This free series of three 90-minute internet-based webinars showcased promising practices that promote and foster trauma-informed care for women and their families in the aftermath of the World Trade Center terrorist attacks. It is intended for not only mental and health care professionals, but also for community members, community and faith-based organizations working with women and families, and individuals from multicultural populations.
|Minimizing the Short and Long Term impact of Trauma Exposure in Women and Children
from Multicultural Populations|
|This webinar reviews the ways in which members of different ethnic, racial and cultural groups have been
affected by the terrorist attacks and rebuilding of our national security. Promising practices that have been
used with women and children from multicultural populations following the World Trade Center terrorist
attacks are presented.
Presenter: Dr. Josette Banks
|Developmental Implications and "Making Meaning" of Children and Adolescents with 9/11
Trauma Exposure (CLICK ON LINK TO VIEW WEBINAR)|
|This webinar discusses the impact of the terrorist attacks on development and values. Promising parenting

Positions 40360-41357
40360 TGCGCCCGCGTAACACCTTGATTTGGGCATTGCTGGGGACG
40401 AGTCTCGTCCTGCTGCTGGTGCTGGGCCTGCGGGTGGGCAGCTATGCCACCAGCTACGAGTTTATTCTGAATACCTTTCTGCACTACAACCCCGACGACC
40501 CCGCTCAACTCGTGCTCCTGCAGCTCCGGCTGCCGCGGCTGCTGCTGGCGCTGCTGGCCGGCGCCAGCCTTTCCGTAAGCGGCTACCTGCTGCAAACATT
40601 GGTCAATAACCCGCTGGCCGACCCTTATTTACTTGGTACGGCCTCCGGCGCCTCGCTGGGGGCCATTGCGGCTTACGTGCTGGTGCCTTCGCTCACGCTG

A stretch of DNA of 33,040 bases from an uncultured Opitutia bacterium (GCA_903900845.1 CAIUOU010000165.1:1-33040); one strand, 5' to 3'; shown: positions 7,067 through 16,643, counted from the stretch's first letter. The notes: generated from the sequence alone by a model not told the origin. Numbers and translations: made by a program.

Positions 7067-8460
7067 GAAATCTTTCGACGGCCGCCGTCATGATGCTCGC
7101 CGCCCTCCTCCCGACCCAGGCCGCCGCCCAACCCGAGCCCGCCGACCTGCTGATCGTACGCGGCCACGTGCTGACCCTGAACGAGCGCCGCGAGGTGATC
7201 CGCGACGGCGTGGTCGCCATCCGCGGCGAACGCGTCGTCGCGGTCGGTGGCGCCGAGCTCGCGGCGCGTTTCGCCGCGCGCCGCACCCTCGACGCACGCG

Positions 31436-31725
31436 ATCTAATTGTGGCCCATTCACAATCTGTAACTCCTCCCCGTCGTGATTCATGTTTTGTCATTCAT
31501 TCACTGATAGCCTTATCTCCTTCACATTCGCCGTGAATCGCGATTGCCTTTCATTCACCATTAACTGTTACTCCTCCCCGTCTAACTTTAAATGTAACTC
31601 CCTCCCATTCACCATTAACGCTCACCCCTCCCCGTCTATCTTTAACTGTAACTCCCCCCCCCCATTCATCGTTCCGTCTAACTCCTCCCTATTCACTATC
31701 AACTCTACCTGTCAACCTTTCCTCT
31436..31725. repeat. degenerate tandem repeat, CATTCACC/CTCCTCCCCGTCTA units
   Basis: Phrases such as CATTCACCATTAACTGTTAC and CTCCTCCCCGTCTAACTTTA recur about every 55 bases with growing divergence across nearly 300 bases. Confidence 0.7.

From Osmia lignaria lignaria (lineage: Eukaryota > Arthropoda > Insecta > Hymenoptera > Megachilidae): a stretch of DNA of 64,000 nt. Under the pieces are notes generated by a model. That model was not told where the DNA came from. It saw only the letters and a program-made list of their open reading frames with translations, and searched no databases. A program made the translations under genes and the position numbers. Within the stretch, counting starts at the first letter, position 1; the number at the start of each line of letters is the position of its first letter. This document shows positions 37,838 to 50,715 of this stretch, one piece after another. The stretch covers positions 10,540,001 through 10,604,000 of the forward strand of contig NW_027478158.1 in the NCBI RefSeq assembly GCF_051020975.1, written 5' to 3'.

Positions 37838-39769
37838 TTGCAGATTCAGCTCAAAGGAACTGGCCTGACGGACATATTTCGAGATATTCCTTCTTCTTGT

practices which can be used to promote resiliency and post traumatic growth are presented.
Representative interviews conducted by Matthew Liebman with young adults about successful adaptations
they have made the past ten years are featured. Matthew Liebman is a second year clinical doctoral
student at C.W. Post, Long Island University.
Presenter: Dr. Thomas P. Demaria
|Changes in the Families and the Gender Roles Following Traumatic Exposure|
|This webinar features a detailed commentary on changes in families and the roles of women following the
events of 9/11/01.
Presenters: Dr. Eva Feindler & Dr. Thomas P. Demaria
Funding for this conference was made possible in
part by the HHS Office on Women's Health. The views expressed in written
materials or publications and by speakers and moderators at HHS-sponsored
conferences, do not necessarily reflect the official policies of the Department
of Health and Human Services; nor does the mention of trade names, commercial
practices, or organizations imply endorsement by the U.S. Government.
As part of the Trauma Response Team's continued outreach education efforts, Dr. Demaria and the Trauma Response Team's Research Coordinator, Cassie Fichter, will be presenting at Adelphi Supervision Conference June 9th, from 3:30pm-5pm.